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By the Book: Dawn Casale and David Crofton’s Strawberry Rhubarb Pie

February 28th 01:02pm, 2012

Dawn Casale did what many of us only dream of: She left her day job to dedicate her days (and, no doubt, many nights) to follow her dream of starting her own business. As she explains in her new cookbook, One Girl Cookies, after seven years as the accessories manager at Barney’s New York (a dream job all its own), Casale had her “light bulb moment.” She decided “to venture down a path paved with butter and flour and sugar, and I had never been happier.”

The result is One Girl Cookies, a quaint little bakery on the streets of Brooklyn that’s known for classic small desserts. (After years of working with small accessories, Casale said she couldn’t think of making anything that wasn’t tiny.) Her new cookbook, which she wrote with her husband and business partner, David Crofton, offers the recipes to many of these baked little wonders as well as a handful of “family recipes” like Nana Cookies and Aunt Tina’s Pumpkin Chocolate Chip Cookies. (Check out page 31 of the new March issue of Sauce to see our review of this book.)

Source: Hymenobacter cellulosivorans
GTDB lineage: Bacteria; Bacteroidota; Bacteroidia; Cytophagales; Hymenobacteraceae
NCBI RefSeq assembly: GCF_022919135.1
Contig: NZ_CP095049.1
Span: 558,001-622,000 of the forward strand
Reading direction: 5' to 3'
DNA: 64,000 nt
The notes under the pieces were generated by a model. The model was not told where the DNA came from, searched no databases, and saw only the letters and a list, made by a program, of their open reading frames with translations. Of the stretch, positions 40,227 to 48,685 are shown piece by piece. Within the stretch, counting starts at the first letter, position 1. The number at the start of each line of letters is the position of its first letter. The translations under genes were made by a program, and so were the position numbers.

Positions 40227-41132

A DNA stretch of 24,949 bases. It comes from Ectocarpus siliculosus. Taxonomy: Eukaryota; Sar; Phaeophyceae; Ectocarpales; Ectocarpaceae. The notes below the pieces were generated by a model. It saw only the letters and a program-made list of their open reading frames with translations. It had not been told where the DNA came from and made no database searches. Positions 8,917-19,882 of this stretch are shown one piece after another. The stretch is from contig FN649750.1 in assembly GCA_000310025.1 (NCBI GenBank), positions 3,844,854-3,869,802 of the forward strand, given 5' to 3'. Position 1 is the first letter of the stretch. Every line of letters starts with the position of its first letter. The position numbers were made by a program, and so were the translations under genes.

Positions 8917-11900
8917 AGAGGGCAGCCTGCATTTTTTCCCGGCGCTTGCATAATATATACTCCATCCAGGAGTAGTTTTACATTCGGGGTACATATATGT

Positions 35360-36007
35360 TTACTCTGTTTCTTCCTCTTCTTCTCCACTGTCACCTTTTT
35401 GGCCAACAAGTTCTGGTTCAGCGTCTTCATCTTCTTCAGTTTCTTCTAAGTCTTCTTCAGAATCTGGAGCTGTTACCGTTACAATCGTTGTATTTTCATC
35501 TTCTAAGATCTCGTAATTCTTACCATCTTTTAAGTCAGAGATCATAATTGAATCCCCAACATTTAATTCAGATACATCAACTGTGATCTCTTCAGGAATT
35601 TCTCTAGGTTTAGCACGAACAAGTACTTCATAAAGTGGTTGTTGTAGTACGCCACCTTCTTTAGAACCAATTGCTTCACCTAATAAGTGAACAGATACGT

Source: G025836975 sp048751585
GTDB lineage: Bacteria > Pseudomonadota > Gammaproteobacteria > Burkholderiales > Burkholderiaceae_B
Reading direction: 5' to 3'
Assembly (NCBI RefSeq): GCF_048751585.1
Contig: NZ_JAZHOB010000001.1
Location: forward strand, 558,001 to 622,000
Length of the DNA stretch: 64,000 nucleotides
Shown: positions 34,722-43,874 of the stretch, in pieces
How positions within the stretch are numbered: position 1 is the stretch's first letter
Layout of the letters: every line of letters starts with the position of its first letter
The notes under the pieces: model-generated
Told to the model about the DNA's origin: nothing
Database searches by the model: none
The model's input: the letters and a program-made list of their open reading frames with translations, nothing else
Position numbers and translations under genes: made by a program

After flipping through dozens of recipes for cookies, cakes, whoopie pies and muffins, I landed upon a recipe that put a smile on my face: Strawberry Rhubarb Pie with Spiced Oat Crumble. OK, OK, I know it’s not spring yet. But can’t a girl dream? One day I’m shedding my scarf for sunglasses, the next I’m grabbing for a fleece and Uggs to take the dog out. It’s enough to give anyone a headache – and a hankering for the sweet signs of spring.



I’ve never worked with rhubarb before, but I’d always been drawn to the long, gorgeous stalks boasting that vivid magenta color. I also liked that they were kind of a work-horse in the produce section: falling into the vegetables category but treated more like a fruit in chutneys and pies. I knew they carried an extreme tartness, so I figured I had my work cut out for me. I thought now would be a great time to start; maybe I’d have these babies mastered by the time spring actually arrives.